Up until I was ten years old, my father had been my hero. Despite my father working long and tiresome hours, he never neglected my sister and me. Every Saturday morning at Wilson Park, in the quiet streets of Torrance, California there would be a farmers’ market. My father would always take us there as a simple getaway from our less than perfect lives. This somehow became a tradition between my father and me. It was an event that at as child, I would count down the days waiting for. However, after my parents’ bitter divorced when I was ten, the tradition suddenly came to an abrupt end. I never saw my father after the night he stormed from our broken home and sped down the street.
â–º QUARTER FINALIST 2012 TEEN TRAVEL WRITING SCHOLARSHIP
For the next five years, I never saw him again nor did I did I ever revisit to the park. Although it was only a walking distance from my house, I could not bare the thought of returning to the park without my father by my side. Despite my extensive effort to evade the park, it was evitable for me to drive past it. Every time I was forced take a glimpse of the shadows in the park, I would reminisce about the way the chilly air hung over the park on the early mornings, and how the trees surrounded the perimeter of the park engendering a sense of assurance. My memories would flash back to the same set of swings that my father would always push his baby girls in. My mind would wander to the tennis courts next to the swings, where I used to gaze at my father play his favorite sport. On the other side of the swings, there was a full-size basketball court. It was on this exact court that my father taught me to dribble a basketball. I can still remember the proud smile on his face that day. These recollections brought a shooting pain to my heart and throbbing pound in my stomach. So for years, I never stepped foot onto the park again…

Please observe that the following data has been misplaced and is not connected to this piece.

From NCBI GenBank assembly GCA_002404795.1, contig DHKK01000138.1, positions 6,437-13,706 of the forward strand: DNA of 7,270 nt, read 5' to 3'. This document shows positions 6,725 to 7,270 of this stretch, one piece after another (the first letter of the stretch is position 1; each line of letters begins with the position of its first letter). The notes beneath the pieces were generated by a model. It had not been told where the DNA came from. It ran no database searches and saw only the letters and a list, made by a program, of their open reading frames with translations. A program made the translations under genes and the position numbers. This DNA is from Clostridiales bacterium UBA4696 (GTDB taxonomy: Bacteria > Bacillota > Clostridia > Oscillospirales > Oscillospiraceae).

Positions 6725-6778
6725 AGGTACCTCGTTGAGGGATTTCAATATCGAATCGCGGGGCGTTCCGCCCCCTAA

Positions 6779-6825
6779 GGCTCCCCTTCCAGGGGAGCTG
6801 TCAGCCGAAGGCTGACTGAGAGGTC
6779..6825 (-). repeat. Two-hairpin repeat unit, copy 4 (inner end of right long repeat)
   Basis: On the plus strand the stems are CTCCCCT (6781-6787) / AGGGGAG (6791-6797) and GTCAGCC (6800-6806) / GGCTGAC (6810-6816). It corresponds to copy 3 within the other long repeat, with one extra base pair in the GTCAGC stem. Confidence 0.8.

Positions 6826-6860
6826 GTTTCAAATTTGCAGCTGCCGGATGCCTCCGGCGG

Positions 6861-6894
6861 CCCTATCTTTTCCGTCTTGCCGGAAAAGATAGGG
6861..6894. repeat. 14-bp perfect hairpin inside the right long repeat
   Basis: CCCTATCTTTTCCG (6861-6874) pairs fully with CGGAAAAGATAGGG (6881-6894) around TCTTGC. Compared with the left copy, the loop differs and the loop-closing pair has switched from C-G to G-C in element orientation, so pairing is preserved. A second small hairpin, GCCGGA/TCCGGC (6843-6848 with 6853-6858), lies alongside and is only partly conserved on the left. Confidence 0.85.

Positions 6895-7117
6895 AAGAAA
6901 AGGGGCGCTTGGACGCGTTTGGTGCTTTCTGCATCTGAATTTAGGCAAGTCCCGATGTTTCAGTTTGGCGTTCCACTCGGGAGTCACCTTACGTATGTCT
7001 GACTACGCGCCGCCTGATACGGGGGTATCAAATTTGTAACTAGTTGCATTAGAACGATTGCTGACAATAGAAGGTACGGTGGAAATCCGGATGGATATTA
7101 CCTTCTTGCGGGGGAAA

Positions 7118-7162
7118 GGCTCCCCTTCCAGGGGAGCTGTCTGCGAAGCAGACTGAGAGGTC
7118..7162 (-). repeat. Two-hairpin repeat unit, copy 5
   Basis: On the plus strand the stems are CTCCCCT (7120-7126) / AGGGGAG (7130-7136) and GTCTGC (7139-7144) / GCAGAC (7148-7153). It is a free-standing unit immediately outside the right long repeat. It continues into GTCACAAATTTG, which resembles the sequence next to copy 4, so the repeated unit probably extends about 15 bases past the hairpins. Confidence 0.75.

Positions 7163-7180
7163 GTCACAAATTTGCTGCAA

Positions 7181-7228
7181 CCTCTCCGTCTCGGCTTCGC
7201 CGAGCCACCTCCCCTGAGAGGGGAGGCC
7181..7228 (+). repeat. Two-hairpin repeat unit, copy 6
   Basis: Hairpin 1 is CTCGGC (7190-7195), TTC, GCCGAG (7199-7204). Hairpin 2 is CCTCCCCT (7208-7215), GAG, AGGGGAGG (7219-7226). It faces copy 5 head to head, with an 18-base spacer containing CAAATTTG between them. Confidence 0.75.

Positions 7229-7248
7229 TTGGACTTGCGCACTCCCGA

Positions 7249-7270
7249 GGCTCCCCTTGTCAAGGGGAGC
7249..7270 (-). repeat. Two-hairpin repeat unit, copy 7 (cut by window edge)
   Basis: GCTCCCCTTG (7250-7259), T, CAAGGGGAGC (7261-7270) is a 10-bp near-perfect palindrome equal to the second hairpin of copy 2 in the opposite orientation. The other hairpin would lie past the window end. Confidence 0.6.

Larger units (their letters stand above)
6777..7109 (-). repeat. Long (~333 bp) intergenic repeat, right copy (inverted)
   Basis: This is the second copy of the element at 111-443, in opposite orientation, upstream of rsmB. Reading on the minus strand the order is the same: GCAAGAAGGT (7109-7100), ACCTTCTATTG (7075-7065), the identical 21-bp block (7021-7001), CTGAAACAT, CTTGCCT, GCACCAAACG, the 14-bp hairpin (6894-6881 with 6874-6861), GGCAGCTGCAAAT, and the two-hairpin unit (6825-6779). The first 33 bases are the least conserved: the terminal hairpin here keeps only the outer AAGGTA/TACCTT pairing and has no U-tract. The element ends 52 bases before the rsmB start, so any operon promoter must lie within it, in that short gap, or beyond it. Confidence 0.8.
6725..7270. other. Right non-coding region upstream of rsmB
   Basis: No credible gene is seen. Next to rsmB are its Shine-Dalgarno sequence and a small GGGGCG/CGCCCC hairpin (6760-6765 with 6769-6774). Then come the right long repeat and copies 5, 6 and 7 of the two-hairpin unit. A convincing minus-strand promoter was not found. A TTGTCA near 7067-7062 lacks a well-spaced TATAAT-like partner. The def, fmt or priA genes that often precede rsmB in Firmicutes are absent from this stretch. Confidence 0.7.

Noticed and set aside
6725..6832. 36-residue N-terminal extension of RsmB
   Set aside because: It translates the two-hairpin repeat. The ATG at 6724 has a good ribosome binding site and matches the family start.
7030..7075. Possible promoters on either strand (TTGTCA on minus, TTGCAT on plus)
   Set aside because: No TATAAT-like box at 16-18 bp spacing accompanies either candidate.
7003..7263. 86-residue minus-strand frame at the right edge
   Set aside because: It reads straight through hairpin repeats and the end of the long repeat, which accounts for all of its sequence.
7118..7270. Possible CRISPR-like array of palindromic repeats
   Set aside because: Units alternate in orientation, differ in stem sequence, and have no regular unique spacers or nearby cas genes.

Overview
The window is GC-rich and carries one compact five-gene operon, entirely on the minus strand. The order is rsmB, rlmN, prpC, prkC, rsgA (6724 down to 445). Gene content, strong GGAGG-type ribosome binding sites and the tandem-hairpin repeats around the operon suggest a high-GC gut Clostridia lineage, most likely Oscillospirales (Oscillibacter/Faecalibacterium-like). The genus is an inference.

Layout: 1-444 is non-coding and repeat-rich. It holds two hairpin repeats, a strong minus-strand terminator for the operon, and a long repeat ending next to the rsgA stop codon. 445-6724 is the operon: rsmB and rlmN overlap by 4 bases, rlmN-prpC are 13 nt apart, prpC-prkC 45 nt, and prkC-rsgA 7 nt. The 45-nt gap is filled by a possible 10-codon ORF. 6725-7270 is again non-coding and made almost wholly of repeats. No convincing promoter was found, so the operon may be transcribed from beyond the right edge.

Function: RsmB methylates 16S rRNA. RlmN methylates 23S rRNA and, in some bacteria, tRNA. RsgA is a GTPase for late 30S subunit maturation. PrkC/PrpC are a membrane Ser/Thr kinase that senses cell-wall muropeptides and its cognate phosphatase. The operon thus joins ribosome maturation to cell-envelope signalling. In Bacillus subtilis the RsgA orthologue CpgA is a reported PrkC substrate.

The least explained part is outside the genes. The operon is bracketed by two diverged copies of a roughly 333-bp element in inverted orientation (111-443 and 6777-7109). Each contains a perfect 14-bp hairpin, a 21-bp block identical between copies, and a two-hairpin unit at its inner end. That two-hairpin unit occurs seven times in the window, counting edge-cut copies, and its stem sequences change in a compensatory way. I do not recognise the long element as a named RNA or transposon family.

It was an unpleasantly cold summer morning in Southern California when my sister and I decided to take a jog to this park. For the first time in five years, I decided to face my haunting childhood. It was a long and torturous ten minute jog to the park. As I approached the crowded tents at the memorable farmers’ market, I heard a familiar voice call my name. The voice belonged to a man. I whipped my head around to see who was shouting my name, and I was staggered. I couldn’t believe my eyes as the man walked towards me. This was the man who I revered as my superman, whom I loved with all my innocent heart, and was the same man that abandoned my mother and me.
Thousands of other people may have their own superfluous vacation where they have traveled to. However, after this particular incident, I can humbly pronounce Charles H. Wilson Park as the most beautiful place in this vast universe. This seemingly mundane recreational area is available to the public regardless of financial circumstances. It has the capability to unite the entire community. In my case, it reunited my father and I. Wilson Park was my boundless playground when I was a child, and my greatest source of fear and pain as a young adult. This park has not only given me the opportunity to reconcile with my father, but it has also taught me to triumph my tribulations.
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